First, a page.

Begin using the easiest drills first, and move on later to the more advanced. Demonstrate the expected drill, have each player take part, and watch each person’s progress measuring their weaknesses and strengths and ability to work together.
The purpose is to train the team for both endurance, skill, and strength and also train for plays, handoffs, and blocking. Here are some good drills for flag football plays.
Basic Skill Drills
- Pass and catch is a drill so commonly used but is still a good drill for learning eye/hand coordination. A player can either be standing still or running around, near or far away. Start with payers stationery about five yards apart, taking a step back with each successful throw.
- A sprinting drill will encourage endurance. Here your team sprints and, without any great rest by walking or jogging, enters into another sprint. More than two sprints can be used.
- Running the Cones is a drill where the cones are lined up approximately three yards apart. The players are lined up in two groups, and on the signal, the leader in each line begins through the cones. This is a good drill for young players that enjoy a game of relay. The two groups can play against each other.
- Handoff the ball drill has the team divided into two groups, forming a line facing each other. One has the ball, which is held properly for the handoff. The ball must be held securely but ready for the proper handoff. On a signal, the player races toward the other line of players. The ball is handed off to the first player approached. That player then runs forward to the other team and hands off to that player. This continues until the ball has been down the entire line. In this drill, a player learns to handle the ball properly for a handoff and to receive it without fumbling.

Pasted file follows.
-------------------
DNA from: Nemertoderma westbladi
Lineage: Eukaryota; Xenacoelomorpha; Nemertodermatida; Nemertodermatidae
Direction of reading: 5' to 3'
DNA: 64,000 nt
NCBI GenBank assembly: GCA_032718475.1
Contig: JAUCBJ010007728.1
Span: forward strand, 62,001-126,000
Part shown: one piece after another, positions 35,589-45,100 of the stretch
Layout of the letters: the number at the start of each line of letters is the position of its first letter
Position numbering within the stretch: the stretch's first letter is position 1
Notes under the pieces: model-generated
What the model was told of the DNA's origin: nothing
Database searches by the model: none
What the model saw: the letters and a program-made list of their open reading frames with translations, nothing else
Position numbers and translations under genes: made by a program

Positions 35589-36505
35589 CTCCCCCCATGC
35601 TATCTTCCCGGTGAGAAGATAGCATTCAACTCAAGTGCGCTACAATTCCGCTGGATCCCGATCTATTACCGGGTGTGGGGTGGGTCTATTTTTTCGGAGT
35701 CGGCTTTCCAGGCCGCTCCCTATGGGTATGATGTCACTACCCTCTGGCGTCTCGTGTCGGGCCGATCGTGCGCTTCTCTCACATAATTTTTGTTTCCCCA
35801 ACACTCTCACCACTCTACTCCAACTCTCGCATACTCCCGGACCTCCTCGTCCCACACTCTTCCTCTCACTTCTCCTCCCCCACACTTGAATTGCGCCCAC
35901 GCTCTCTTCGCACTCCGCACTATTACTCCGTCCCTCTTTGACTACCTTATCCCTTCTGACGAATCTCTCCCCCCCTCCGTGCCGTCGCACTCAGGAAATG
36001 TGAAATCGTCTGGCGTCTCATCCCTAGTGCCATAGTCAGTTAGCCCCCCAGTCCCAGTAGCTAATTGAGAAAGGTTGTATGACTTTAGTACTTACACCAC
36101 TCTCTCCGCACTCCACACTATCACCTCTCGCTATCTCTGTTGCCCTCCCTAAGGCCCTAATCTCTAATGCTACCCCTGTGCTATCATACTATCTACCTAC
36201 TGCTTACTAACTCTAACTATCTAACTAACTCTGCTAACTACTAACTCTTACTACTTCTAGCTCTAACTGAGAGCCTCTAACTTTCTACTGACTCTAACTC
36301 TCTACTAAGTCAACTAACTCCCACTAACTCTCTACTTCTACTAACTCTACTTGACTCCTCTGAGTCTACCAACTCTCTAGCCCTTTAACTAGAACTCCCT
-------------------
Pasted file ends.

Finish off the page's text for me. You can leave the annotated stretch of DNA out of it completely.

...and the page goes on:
- This drill is to help an RB on a sweep from running out of bounds in an effort not to be tackled. Sometimes the RB will go out of bounds and lose or gain no ground in his pursuit to not be tromped.
- In this drill, the RB will begin to run forward. The QB has to hand RB the ball, and RB will run through two cones near where the tight end is lined up. At a further five yards, another set of cones are set up. The RB must run between these cones and then face a defender. The defender must be passed without the player losing a flag.
More Advanced Drills
Scrim mash is a good drill as it involves more of the entire team. You want to halt the play more often than usual to correct errors. That is the advantage of playing and following the rules. Have the team play the game as they would a regular game. On defense, it might be beneficial to have two players versus two to three players on the other side.
Out of the Back Field Receiving Drill
You use the RB as a receiver on this next drill. It involves passing the ball to an RB as he comes from the backfield, using two groups, each having a QB and RB. The QB gives the signals and pretends to pass them off to the RB. The RB runs along a line ending near the scrimmage line toward the boundary. The QB then prepares to send the ball to the RB down the field. It is important for the QB to give the proper signals and to act as if he passed the ball to the RB.
Sharks and minnows begin with one shark and the rest of the team minnows. A shark tries to pull the flag off as many minnows as possible. Once a shark pulls the flag of one minnow, the minnow becomes a shark and tries to pull the flags of other minnows. The game ends when one minnow remains.
The effort is to build skills in the players in ways that they want to learn and be challenged. These are only a few drills. Use a tackling drill or a blocking drill. Try an offensive or defensive drill or trick plays. Try your own drill.